Nathan's Hot Dog Eating Contest held on Coney Island

This is your body after 70 hot dogs competitors and doctors dish on Nathan’s contest side effects

This is your body after 70 hot dogs competitors and doctors dish on Nathan’s contest side effects

It will also be interesting to see if Chestnut can break the record he set previous year when he ate an astounding 72 hot dogs - buns included - in just 10 minutes.

On the women's side of the competition at New York's Coney Island, Miki Sudo won her fifth straight title by eating 37 hot dogs to beat out second-place finisher Michelle Lesco of Tucson, Arizona, who ate 28.

Miki Sudo celebrates after winning the women's annual Nathan's Hot Dog Eating Contest on July 4, 2018 in Coney Island.

The first competition was held in 1972 and was won by Jason Schechter who only ate 14 hot dogs.

"I feel like I can do it". Runner-up Carmen Cincotti's official tally shot up to 64 from 45 after the recount. Back then, victor Jason Schechter finished off 14 hot dogs to claim the title of champion, a fraction of what today's competitors manage to finish.

She first got into the world of competitive eating after her daughters entered her in a local eating contest.

Rich Shea, the president of Major League Eating and a color commentator for Wednesday's Nathan's Famous Hot Dog Eating Contest, addressed the event's two major counting errors, telling Darren Rovell of the "incident might be impetus to bring competitive eating into the digital age". For starters, while a hot dog and its bun have to be eaten, they don't have to be eaten together.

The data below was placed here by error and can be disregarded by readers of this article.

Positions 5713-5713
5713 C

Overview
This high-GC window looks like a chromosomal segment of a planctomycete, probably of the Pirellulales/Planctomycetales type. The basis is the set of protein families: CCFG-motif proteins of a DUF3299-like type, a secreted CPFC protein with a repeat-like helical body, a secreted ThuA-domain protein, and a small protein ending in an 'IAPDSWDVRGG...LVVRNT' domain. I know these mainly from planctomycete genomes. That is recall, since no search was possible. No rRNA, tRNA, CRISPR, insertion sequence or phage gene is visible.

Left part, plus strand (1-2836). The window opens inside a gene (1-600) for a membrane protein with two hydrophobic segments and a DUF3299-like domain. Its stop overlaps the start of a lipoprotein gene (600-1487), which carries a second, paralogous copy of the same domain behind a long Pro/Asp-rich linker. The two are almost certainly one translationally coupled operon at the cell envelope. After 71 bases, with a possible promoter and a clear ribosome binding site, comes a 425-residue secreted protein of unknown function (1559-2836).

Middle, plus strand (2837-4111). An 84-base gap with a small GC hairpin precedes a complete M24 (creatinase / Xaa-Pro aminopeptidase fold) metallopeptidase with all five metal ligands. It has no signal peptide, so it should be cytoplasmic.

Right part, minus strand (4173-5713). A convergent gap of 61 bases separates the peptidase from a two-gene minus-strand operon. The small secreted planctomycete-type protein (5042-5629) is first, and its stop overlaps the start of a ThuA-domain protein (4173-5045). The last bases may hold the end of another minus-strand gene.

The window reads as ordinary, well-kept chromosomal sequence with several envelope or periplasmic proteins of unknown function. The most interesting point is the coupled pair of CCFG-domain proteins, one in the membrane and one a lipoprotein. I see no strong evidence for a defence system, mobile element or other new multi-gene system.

According to Nathan's website, on July 4, 1916, four immigrants gathered at this hot dog stand and made the eating contest's history. There are 20 male and 20 female contestants, including the defending champ, Joey Chestnut, the winners of regional qualifiers, individual qualifiers and special invitees.

Apparently thousands of people turned out for this year's competition in over 90 degree heat, wearing hot dog-inspired fashions and cheering on the competitors. He bested last year's record of 72 hot dogs.

Last year, animal rights activists tried to unfold a banner amid the crowd. The 35-year-old Baton Rouge native won a spot in the contest after qualifying in Houston by eating 39 hot dogs.

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